[Noozhawk note: Sloan Hanson, 14, of Santa Barbara is visiting a poor, seaside village in Costa Rica and leading a soccer camp he helped create, called Clinica de Futbol Pura Vida. This is the first of five installments about his experience.]
Clinica de Futbol Pura Vida, Monday, July 7
On the first day of camp, a rooster woke me up at 6. I was tired and my mother was still in pain. It happened the day before.
We are staying in a small village called Esterillos Oeste located on the Pacific coast of Costa Rica. Costa Rica, a tropical country of 4.8 million, recently fielded a Cinderella-story national soccer team that made it to the round of eight in the World Cup. This produced a good environment for soccer — perfect timing for the weeklong soccer camp for the children of Esterillos that my mother and I had organized through a local church.
After having to hand-pump 40 soccer balls to 9.5 pounds and organizing the rest of our equipment, we decided to go for a quick ocean swim before dinner. It turned out to be quicker than we had thought.
While wading into the water, my mother shrieked. She told me something bit her on her foot. As she hobbled back to our hotel, breathing heavily, I wondered what could have attacked her and if it was dangerous. We tried to get help from the locals, but it was hard to communicate. She was able to reach Dennis, the pastor of the church we were working with for the soccer camp.
As he was on his way, I looked up her symptoms on my iPod. I found that the most likely scenario was that she got stung by a stingray. Dennis arrived and confirmed it. He said the pain from a stingray sting is so intense that it is said to be second to the pain of childbirth. My mother was supposed to lead the younger kids at camp. This injury could hinder her teaching abilities. What was I going to do to replace her?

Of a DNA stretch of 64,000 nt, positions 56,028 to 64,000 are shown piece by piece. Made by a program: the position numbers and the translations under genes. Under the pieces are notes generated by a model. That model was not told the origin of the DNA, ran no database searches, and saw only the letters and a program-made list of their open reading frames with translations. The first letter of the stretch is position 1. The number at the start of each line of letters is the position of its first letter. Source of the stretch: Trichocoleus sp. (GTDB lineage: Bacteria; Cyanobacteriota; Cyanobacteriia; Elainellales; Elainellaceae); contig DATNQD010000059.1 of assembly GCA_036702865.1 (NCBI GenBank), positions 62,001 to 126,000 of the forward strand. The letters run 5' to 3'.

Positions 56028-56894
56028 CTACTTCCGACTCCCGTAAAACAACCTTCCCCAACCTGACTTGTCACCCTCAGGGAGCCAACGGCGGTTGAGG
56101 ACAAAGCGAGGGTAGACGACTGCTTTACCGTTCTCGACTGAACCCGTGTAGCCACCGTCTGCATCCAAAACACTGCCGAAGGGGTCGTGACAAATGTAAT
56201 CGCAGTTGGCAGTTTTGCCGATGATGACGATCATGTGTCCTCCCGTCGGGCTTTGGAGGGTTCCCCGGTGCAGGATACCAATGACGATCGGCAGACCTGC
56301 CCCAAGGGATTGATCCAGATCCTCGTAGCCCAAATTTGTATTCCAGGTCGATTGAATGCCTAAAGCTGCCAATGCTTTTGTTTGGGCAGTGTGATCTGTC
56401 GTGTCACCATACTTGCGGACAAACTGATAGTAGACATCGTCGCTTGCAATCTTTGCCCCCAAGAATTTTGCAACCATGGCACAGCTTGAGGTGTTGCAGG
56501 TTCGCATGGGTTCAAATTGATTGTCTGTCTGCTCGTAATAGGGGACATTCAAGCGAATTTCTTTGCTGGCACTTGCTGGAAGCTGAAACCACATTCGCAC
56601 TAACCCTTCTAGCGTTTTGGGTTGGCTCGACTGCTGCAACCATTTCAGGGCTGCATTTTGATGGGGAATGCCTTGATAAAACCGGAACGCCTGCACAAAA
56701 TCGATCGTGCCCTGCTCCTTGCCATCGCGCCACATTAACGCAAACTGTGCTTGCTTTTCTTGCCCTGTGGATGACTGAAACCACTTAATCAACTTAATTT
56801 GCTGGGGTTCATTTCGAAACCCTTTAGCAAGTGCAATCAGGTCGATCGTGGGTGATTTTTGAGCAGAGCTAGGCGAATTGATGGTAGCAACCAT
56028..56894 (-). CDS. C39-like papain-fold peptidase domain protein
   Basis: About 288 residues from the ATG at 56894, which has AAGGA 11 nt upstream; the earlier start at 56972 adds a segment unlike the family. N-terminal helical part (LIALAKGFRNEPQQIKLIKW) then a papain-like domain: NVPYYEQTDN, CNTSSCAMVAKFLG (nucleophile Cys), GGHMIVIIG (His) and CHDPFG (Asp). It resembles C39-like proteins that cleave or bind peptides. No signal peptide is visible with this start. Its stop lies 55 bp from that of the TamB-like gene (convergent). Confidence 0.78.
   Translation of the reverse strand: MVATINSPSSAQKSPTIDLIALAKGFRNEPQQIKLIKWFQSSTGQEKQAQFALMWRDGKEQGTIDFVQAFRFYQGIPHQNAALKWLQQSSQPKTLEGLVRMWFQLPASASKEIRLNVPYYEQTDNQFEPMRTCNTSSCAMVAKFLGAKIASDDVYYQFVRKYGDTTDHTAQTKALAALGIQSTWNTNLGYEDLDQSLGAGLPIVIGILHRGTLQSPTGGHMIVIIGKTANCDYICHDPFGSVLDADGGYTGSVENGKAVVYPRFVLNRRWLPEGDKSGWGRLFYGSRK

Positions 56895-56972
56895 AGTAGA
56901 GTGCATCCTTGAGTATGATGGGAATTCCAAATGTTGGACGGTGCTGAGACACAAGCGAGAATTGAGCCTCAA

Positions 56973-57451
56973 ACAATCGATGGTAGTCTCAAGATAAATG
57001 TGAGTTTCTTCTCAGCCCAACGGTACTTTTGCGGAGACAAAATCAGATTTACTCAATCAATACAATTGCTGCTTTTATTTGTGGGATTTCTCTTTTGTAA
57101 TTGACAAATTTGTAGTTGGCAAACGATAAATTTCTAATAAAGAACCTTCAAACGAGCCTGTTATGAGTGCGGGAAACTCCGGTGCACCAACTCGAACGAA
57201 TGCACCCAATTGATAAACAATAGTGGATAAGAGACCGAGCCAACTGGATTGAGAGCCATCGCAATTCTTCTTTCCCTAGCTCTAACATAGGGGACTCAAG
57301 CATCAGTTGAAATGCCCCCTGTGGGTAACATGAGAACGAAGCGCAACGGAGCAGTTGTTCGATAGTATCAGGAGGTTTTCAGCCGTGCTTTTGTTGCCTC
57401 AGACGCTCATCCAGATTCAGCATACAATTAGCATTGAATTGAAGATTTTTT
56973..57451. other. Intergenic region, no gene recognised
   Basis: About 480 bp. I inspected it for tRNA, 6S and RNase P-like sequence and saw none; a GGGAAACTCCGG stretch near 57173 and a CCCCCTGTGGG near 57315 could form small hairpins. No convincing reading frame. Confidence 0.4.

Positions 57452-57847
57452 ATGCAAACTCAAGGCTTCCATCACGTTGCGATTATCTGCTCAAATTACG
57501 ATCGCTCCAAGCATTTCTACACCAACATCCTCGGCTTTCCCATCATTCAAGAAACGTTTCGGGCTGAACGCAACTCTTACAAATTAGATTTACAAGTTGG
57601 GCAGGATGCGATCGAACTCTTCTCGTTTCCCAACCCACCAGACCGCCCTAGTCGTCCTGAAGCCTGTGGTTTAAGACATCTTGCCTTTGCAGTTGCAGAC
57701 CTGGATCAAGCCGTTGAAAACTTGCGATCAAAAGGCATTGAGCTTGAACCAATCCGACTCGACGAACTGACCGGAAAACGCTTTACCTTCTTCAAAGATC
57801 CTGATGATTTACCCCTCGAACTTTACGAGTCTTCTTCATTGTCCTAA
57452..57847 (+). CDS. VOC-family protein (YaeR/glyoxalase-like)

The weather was extremely hot and damp, even at 6 in the morning. Camp started at 8. My mother and I got to the soccer field at 7 to set up. My mother’s foot seemed to be holding up, so I guess I didn’t need a replacement for her. While I was putting out cones and rehearsing what I was going to say to the kids, I found a 4-inch praying mantis perched on a blade of grass, while red-headed parrots flew over my head. It was a reminder of the differences between my hometown of Santa Barbara and this village in Costa Rica. My Spanish was limited to the classroom. I hoped soccer would be our common ground.
Twenty-five kids arrived. Dennis, his wife, Kyle, his sister-in-law, Eden, and Sophia were also there to help us as translators and assistants. Most of the children came from poor families, so not all of them had shoes. We didn’t realize how lucky we were to have cloud cover until it burned away and the sun blazed down on us. Everyone was soaked in sweat in about five minutes.
In the beginning, Dennis translated for me and things went smoothly. When he switched to the younger kids, things started to fall apart. Some kids stayed focused but others started talking and goofing around and I couldn’t ask them to stop and listen. I couldn’t understand them, and they couldn’t understand me. Their words reminded me of salsa dancing; I wondered if mine sounded to them like dancing the robot. Then I started a shooting drill and the kids engaged immediately.
I learned something: The more fun the drill, the less problematic the language barrier became. I’d have to remember that for tomorrow.
— Sloan Hanson, 14, resides in Santa Barbara.